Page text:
The participating countries agreed in July to extend the production adjustments of 1.2 mb/d by nine months, to the end of March 2020. The message from our last ministerial meeting, which was held here in Abu Dhabi, was quite clear: the Declaration of Cooperation continues to have a stabilising influence on the oil market, and the participating countries remain vigilant in supporting market-balancing measures. In fact, our average conformity of 146 per cent since January 2019 was the highest to date in 2019.

Through the Declaration of Cooperation process, we regularly monitor the market fundamentals and this gives us the leeway to make timely adjustments. Our next full ministerial meeting in December will evaluate what steps, if any, are necessary to keep the market stable and balanced.

How important is co-operation with non-OPEC member countries, in particular Russia, to maintaining a balance in supply and demand?

The results speak for themselves. The 2014-2016 crisis was detrimental to the industry. It caused the loss or postponement of nearly US$1 trillion in investments worldwide and precipitated mass redundancies. Thankfully, the Ministerial decisions under the Declaration of Cooperation turned the tide by restoring stability to the global oil market.

Russia has been an indispensable partner throughout this process and much credit goes to President Vladimir Putin for his unequivocal support, and to the tireless efforts of Alexander Novak, the Minister of Energy. Alexander Novak co-chairs the Joint Ministerial Monitoring Committee, which is headed on the OPEC side by HRH Prince Abdul Aziz Bin Salman, Saudi Arabia’s Minister of Energy. Saudi Arabia and the Russian Federation further affirmed their commitment to the Charter of Cooperation during President Putin’s visit to Riyadh last month. But it is important to stress that the success of our cooperation stems from the hard work and contributions of all 24 countries and their delegates. They are equally committed to achieving a balanced market and sustainable stability.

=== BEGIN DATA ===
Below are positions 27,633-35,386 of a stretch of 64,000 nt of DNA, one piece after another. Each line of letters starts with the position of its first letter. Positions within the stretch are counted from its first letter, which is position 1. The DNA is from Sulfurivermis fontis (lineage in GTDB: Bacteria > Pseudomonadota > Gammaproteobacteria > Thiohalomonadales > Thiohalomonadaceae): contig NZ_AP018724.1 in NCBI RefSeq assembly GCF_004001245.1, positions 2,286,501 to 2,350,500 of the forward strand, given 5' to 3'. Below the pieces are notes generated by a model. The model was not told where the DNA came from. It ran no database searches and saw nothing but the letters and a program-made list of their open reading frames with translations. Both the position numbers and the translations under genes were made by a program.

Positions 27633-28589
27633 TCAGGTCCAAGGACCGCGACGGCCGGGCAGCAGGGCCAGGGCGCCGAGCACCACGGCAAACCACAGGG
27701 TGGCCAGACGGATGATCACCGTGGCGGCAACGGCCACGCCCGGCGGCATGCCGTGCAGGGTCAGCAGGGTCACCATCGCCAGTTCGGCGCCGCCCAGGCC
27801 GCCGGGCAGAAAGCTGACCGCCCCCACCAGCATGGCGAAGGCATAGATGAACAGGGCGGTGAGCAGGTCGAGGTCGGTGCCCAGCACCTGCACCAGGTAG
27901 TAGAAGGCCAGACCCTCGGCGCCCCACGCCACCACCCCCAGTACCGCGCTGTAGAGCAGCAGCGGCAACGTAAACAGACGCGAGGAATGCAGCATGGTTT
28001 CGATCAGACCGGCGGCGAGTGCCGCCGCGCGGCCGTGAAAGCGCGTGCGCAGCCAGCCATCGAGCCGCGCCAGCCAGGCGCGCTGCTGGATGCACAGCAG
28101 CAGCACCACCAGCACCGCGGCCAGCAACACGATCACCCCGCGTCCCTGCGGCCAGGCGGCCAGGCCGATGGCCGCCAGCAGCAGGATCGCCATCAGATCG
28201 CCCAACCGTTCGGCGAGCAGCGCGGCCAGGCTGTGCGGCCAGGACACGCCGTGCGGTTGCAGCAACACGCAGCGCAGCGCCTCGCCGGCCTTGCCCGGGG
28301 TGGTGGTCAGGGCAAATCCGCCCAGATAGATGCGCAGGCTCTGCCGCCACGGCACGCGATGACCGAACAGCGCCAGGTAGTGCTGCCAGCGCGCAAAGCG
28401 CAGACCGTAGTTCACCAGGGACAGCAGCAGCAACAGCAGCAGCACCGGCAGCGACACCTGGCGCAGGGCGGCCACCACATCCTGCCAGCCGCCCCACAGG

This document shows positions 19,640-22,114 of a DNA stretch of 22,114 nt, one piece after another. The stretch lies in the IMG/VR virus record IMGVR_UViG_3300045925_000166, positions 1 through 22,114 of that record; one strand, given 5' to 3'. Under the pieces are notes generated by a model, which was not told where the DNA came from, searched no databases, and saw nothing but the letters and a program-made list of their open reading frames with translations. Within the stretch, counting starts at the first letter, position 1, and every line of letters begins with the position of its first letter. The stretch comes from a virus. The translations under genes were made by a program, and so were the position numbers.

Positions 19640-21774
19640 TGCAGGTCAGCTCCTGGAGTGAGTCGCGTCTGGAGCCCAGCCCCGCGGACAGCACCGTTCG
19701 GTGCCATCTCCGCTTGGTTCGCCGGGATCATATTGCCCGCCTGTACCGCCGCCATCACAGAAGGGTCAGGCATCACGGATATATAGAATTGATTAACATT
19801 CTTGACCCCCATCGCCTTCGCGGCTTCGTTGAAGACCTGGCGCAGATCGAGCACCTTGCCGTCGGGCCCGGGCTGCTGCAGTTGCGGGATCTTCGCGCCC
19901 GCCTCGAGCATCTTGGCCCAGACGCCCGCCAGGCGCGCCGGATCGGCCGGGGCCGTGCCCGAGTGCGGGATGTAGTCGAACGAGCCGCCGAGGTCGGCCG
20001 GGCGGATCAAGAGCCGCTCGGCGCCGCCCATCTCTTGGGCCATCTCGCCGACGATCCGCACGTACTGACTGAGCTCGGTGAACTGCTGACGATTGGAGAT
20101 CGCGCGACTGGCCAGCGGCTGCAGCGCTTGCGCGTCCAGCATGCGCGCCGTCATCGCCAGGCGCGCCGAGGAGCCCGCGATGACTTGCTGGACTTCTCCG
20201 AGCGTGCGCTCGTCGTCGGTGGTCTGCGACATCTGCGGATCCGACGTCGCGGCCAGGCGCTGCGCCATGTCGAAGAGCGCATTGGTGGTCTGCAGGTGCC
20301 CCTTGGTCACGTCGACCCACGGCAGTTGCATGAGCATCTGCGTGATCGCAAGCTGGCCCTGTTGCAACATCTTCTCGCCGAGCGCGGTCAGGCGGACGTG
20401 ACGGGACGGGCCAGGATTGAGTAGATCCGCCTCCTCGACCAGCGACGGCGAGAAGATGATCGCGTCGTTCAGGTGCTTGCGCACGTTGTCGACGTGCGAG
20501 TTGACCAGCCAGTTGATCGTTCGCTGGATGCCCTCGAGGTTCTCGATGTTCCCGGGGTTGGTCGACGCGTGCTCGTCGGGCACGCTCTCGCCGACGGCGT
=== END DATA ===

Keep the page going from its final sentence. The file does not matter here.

Are there any plans to increase the membership of OPEC in the near future?

OPEC started out in 1960 with five Founder Members – the Islamic Republic of Iran, Iraq, Kuwait, Saudi Arabia and Venezuela. Today the organisation has 14 members, which collectively account for around 80 per cent of the world’s proven crude oil reserves. Our ADIPEC 2019 host, the United Arab Emirates, joined in 1967, and during my first term as Secretary General, it was a great honour to welcome our newest OPEC members, Equatorial Guinea in 2017 and the Republic of Congo in 2018. Our door is always open to others who share our commitment to dialogue and cooperation to support sustainable oil market stability.

How is the OPEC Fund for International Development helping developing countries?

Since OFID was established at the first Summit of OPEC Heads of State and Government in 1975, it has committed around $25 billion to help finance projects and provide technical expertise in more than 130 countries. What impresses me most about OFID’s work is its focus on capacity-building, so underserved communities can take the lead improving their overall economic and social well-being.

As sister organisations, OFID and OPEC share a commitment to addressing global challenges through a multilateral, consultative and cooperative approach. I am proud that we also share the determination to alleviate energy poverty, a scourge that affects nearly one billion people and severely hampers socio-economic progress.

How important is ADIPEC as a forum for the industry?

ADIPEC is a premium global energy event that offers the opportunity to engage with top industry professionals and to take stock of the latest advances in technology. The timing is also important because it is a chance to take a retrospective look at the current year while positioning ourselves for the coming year.

We owe a huge debt of gratitude to ADIPEC’s organisers, the Ministry of Energy and Industry, the Abu Dhabi National Oil Company, and all the others who have brought together more than 2,200 participating companies, over 50 national and international oil firms, and friends and colleagues from nearly 160 countries.

This interview first appeared in the November issue of Pipeline Magazine